2 Guns is a throwback to the 70s movies that obviously influenced Grant—names like Peckinpah and films like The Getaway were mentioned frequently by the filmmakers—even if the amount of action (and the Willis-level invulnerability evinced by the leads) would have been excessive for an actual 70s film. Screenwriters Masters got it immediately, when asked to adapt the comic. ““This all started when the graphic novel came to me and I instantly realized that it was actually pulling from old movies that I love,” he said in an interview. “If you’ve ever seen ‘Charlie Varrick,’ Steven Grant obviously was in love with it.”

Masters was careful to respect the source material. “I realized the graphic novel was the spine of a great plot, and then it really was a matter of figuring out how the characters fit in and finding the voices for those characters. Adam Siegel, one of the producers, said to me after I handed in my script, ‘I didn’t think the plot worked this well in the graphic novel,’ and I said, ‘No, it works great. It’s perfect.’ It was like somebody gave me a lattice to decorate. So Steven Grant did a terrific job. And then when I gave it to Baltasar, they took it to a whole other level.”

After the last two comics movies bombed—Red 2 underperformed and the costly R.I.P.D. was deemed one of the summers biggest flops—and The Wolverine was a disappointment, it’s unknown whether 2 Guns is tracking to be a hit or not. It was economical to make—$90 million—so earning out when the after market is thrown in won’t be too difficult.

Is this summer of comics flops going to sour Hollywood on comics? I doubt it. Tinsel Town is still scrambling for material and comics are turning out material at a furious pace, unfettered by commercial concerns. It would be nice to see 2 Guns do well; I’m rooting for Boom! and Steven Grant, and if it’s a surprise hit, comics that don’t involve capes or zombies might get another look and pump some more cash into the comics industry. It’s also one of those exceedingly rare examples of a movie comic book that actually got made into a movie. Even if it flops, there will be lots more of those—i can think of a dozen already on the stands off the top of my head.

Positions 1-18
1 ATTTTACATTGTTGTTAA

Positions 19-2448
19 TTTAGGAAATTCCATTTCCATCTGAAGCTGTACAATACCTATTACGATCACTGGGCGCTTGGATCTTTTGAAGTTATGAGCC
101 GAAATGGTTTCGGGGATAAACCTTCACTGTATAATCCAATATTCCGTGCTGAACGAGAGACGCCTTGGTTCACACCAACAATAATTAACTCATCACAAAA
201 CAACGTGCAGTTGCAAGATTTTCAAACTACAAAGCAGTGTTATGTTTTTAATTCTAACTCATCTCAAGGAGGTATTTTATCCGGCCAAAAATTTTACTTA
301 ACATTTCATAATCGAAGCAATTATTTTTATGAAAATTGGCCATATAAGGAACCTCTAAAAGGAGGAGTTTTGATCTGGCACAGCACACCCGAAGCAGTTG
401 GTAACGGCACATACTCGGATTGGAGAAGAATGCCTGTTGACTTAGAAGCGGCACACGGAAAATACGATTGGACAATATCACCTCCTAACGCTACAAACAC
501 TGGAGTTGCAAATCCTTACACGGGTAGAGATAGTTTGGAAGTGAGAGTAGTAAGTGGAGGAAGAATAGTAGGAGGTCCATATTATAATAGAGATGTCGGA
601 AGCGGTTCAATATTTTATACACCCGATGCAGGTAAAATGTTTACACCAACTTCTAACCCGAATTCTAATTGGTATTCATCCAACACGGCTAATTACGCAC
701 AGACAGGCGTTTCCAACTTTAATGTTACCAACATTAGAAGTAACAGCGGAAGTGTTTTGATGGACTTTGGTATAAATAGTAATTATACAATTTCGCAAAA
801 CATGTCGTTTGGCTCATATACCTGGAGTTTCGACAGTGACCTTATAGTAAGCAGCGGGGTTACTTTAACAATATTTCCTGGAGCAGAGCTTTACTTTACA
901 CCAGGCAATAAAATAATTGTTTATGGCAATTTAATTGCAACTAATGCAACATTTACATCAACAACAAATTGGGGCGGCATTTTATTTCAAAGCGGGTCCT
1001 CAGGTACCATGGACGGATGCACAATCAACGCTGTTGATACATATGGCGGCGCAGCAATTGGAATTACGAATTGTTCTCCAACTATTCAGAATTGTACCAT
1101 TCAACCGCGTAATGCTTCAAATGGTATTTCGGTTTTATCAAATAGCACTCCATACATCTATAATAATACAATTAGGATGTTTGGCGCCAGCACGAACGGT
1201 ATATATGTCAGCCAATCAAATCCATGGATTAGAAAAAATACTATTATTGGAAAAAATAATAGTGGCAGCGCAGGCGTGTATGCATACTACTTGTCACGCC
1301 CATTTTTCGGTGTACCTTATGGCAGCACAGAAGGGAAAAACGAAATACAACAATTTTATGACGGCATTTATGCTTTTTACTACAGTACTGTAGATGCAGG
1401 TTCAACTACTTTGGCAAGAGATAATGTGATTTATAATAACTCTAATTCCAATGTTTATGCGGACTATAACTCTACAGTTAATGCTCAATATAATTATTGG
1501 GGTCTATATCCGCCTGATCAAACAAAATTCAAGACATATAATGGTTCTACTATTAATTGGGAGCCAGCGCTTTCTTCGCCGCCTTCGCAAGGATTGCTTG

Speaking of Boom!, publisher Ross Richie is posting an entertaining production diary for The Hollywood Reporter that has more on the Hollywood sausage factory. ‘Here’s part 1 and Part 2. In Part 3 he has lots of Hollywood gossip, like how the movie was rejected at Fox Atomic, only to have the exec who did the rejecting ending up producing it after she went to Universal. Typical showbiz. Richie also gives a good idea of the hustle and flow:

A lot of people suspect that Hollywood is the devil and that anyone they’re talking to from the business is Satan. They’re not. Hollywood is full of hustlers. Sometimes you have to hustle to get stuff done. And other times hustlers are just that ­­ putting the hustle on you. Agents, managers, producers, studio executives… most are one phone call away from career­-changing glory. They’re one degree of separation from that next great director, or the screenwriter who can change their life.

Is there more to come? Wahlberg says he’s looking at more material from Boom! to possibly develop; and Richie’s piece pushes hard for a 3 Guns movie adding a female agent. Let’s face it, it couldn’t be any worse than Smurfs 3.


  1. In a tangent:
    During the American Library Association conference last June, Paul Pope was asked why it took so long to finish “Battling Boy”.

    Turns out Brad Pitt had optioned it, Pope spent a year developing the look of the film, and then Pitt decided to go off and make “World War Z” instead.

  2. I was totally not going to see this and after that reviw now I am. THanks for the thorough rundown, Heidi.

  3. This: “I’m rooting for Boom! and Steven Grant, and if it’s a surprise hit, comics that don’t involve capes or zombies might get another look and pump some more cash into the comics industry.”

    Me too. It’s always nice to see a movie from a source other than Marvel or DC, and since I know both Ross and Steven, I’m hoping it does really well.

  4. Haven’t seen it yet, but good to read a positive review. The trailer makes this look even more lowbrow than Kick-Ass 2, if such a thing is possible.

    Most of the reviews describe 2 Guns as a movie with no substance made enjoyable by the two stars’ charisma.

    Substance is something that Peckinpah films of the ’70s had, in much greater abundance than the average action flick of the last 25 years. And Peckinpah’s characters did not have “Willis-level invulnerability.” Even when played by Steve McQueen, they were human. Ditto for Don Siegel films of the ’70s, including the ones starring Clint Eastwood.

    The filmmakers should be honest and say it’s inspired by “Die Hard,” “Rambo” and other action spectacles from the late ’80s to the present.